New York Times Current History: The European War from the Beginning to March 1915, Vol 1, No. 2 eBook

This eBook from the Gutenberg Project consists of approximately 480 pages of information about New York Times Current History.

During the coming struggle the Kingdom of Poland will be the marching ground of various armies, we shall see temporary victors assuming lordship for a while; but change of authority will follow, and inevitable retaliation; this several times, perhaps, in the course of the campaign.  Therefore every improvident step will meet with terrible revenge.  By holding firm through the present conflict you best can serve the Polish cause.  In the name of the love you bear your country, of your solicitude for the nation’s future, we entreat you, fellow-countrymen, to remain deaf to evil inspirations, unshakable in your determination not to expose our land to yet greater calamities, and Poland’s whole future to incalculable perils.

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Kazinirz Jaworowski, Manager Polish National Alliance, New York, Aug. 16.

The Poles are treated better in Russia now than they are in Germany.  Although Russia has done its best to Russianize Poland by crushing the Polish national feeling, imprisoning Polish patriots, and attempting even to suppress the Polish language, Germany has gone still further in its efforts to Germanize its Polish territory.

Bismarck’s idea was to force German civilization upon the world and the most extreme measures have been taken to enforce this policy in German Poland.  Taking advantage of every possible pretext, the Germans have dispossessed the Poles of their land and handed it over to Germans.  The Russians have not gone so far as this.  They, as a general rule, have allowed the Poles to keep their land.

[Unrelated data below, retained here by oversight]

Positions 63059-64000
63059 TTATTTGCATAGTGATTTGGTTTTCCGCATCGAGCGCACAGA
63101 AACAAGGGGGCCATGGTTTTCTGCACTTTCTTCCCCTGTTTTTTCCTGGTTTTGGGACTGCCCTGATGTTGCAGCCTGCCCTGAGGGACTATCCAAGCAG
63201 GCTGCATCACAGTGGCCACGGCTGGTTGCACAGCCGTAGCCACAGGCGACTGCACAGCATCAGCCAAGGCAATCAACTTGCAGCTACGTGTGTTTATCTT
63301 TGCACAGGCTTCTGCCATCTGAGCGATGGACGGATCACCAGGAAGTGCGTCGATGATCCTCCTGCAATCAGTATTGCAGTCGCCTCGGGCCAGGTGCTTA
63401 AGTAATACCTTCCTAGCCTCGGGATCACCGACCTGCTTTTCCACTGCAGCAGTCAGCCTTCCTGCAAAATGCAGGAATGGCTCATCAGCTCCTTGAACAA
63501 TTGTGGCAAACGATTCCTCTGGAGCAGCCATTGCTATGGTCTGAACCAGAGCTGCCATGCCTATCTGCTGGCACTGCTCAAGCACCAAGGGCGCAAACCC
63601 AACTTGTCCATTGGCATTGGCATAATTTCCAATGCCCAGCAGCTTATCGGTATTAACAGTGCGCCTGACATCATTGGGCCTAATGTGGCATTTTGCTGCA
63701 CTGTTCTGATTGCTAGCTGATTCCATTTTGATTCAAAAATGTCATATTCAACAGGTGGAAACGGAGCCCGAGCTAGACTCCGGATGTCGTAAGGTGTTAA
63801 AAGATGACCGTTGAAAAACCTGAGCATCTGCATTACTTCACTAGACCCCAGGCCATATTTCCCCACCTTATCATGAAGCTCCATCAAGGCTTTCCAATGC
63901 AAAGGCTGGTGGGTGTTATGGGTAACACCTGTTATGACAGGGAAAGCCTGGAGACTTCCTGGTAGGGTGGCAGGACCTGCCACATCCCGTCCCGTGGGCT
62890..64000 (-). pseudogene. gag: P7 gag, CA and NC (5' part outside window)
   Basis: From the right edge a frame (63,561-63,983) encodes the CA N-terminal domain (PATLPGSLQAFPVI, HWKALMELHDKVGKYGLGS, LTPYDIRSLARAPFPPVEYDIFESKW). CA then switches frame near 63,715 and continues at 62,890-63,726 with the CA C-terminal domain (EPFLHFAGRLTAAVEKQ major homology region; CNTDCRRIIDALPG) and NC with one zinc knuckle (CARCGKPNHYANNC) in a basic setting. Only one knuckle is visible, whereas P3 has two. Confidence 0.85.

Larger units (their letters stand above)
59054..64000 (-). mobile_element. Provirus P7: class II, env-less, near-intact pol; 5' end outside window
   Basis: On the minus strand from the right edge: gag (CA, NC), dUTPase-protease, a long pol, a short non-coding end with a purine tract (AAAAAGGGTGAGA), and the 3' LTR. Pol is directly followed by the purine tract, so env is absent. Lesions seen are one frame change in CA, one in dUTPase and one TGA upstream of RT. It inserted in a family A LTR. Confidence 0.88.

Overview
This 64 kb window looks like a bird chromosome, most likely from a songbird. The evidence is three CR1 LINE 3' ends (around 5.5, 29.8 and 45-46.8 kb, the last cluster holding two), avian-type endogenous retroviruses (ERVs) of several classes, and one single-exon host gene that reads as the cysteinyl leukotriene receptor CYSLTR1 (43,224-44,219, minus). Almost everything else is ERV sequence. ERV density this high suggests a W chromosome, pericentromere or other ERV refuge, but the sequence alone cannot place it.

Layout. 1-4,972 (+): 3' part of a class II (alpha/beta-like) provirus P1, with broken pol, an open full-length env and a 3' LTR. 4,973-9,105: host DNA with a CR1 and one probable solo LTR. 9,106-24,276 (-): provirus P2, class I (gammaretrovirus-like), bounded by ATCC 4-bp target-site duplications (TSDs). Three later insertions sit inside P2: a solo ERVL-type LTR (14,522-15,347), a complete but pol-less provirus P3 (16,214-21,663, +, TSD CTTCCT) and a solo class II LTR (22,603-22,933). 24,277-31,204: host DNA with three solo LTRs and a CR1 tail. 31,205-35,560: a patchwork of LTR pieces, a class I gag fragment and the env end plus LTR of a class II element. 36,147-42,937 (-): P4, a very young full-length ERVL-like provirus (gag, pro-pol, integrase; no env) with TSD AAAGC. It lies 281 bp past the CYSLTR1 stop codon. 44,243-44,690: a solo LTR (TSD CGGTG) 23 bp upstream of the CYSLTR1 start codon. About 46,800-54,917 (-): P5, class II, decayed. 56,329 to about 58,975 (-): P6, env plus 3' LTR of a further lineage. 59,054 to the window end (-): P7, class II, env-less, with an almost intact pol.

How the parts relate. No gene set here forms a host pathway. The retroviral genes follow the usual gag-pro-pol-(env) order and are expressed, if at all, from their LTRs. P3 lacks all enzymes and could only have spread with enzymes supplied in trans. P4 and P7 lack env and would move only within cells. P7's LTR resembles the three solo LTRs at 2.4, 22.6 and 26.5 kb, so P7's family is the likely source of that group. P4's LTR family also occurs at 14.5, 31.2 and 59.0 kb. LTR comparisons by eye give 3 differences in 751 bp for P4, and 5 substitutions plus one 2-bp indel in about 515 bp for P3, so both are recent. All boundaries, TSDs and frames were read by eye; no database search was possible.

For my own part, I would do anything to defeat Germany, and I think the Poles of Germany and Austria for the most part wish to see France and Russia successful The Poles are Slavs.  The fight is between the Germans and the Slavs.

I hope that if the Czar is successful, he carries out his promises to reunite Poland and grant it autonomy.  That would not mean Poland would be free, but it would enjoy more freedom than now.  The Czar would be the King of Poland and the Government of Poland undoubtedly would be carried on largely by men appointed by the Czar.  However, if Poland got the right to have a share in its Government, even if the Czar remained supreme, the country would be greatly benefited.

Autonomy would mean that efforts to suppress the Polish language, the Polish national spirit, and the Polish traditions would be at an end.  Under a despotic government in Russia and under more despotic governments still in Germany and Austria, the Polish race has existed under the most crushing of burdens.  Reunited and granted partial liberty and the right to live under fair conditions, it would flourish and again take its place as a great race.

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New York Times Current History: The European War from the Beginning to March 1915, Vol 1, No. 2 from Project Gutenberg. Public domain.
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